First contact: Using offshore technology to find life on Mars

Offshore Technology | Umar Ali | September 2, 2019

offshore mars

The offshore oil and gas industry and space exploration have very different goals, but the conditions faced are similar.

Much like operations in the inhospitable reaches of space, offshore oil and gas involves operating in temperatures and pressure differentials that present unique challenges to exploration. The surface temperature of Mars is -63°C and its surface pressure is 610 Pascal, less than 1% of Earth’s surface pressure.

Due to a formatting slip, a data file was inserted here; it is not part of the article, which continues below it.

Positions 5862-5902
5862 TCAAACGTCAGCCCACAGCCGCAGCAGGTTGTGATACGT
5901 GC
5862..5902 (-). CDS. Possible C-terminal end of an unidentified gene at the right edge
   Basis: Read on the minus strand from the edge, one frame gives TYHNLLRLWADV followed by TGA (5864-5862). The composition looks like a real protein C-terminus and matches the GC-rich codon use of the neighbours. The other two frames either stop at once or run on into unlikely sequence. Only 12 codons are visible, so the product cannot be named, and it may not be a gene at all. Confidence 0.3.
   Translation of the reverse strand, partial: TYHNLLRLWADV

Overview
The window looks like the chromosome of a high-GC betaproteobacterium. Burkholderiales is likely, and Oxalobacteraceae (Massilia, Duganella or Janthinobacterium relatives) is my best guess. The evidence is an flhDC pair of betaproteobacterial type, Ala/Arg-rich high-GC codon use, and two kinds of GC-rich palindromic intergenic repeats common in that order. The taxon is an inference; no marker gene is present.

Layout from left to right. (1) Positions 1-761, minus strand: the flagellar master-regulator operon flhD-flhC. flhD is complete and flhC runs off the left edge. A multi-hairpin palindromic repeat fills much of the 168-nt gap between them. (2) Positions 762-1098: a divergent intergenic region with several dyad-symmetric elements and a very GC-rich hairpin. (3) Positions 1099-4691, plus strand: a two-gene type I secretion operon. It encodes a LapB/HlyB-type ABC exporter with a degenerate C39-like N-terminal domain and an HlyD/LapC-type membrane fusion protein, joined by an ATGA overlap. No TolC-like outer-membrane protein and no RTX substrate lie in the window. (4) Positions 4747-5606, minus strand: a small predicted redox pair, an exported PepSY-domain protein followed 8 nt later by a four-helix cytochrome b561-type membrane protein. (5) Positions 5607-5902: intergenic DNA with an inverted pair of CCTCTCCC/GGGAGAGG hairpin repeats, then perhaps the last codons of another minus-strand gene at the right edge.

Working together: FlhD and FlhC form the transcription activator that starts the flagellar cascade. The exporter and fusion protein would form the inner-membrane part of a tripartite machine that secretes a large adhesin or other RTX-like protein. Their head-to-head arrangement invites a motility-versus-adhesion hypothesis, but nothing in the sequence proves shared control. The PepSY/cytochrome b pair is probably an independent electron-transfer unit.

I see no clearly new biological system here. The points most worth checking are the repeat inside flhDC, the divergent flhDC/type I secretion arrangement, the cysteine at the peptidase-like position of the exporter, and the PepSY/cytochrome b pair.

Mars Institute co-founder and chair Pascal Lee describes the challenges presented by the surface of Mars: “The surface is a very harsh place, there’s high radiation coming from space, intense ultraviolet light from the sun and the surface chemistry is pretty oxidising so it’s very hostile to most forms of life on Earth. So it’s maybe not too surprising that there’s no signs of life at the surface!”

With these shared challenges and experiences, the Mars Institute is working with electronics company Zaptec to develop a drill for space exploration, looking for life rather than hydrocarbons.

Read the full story here.

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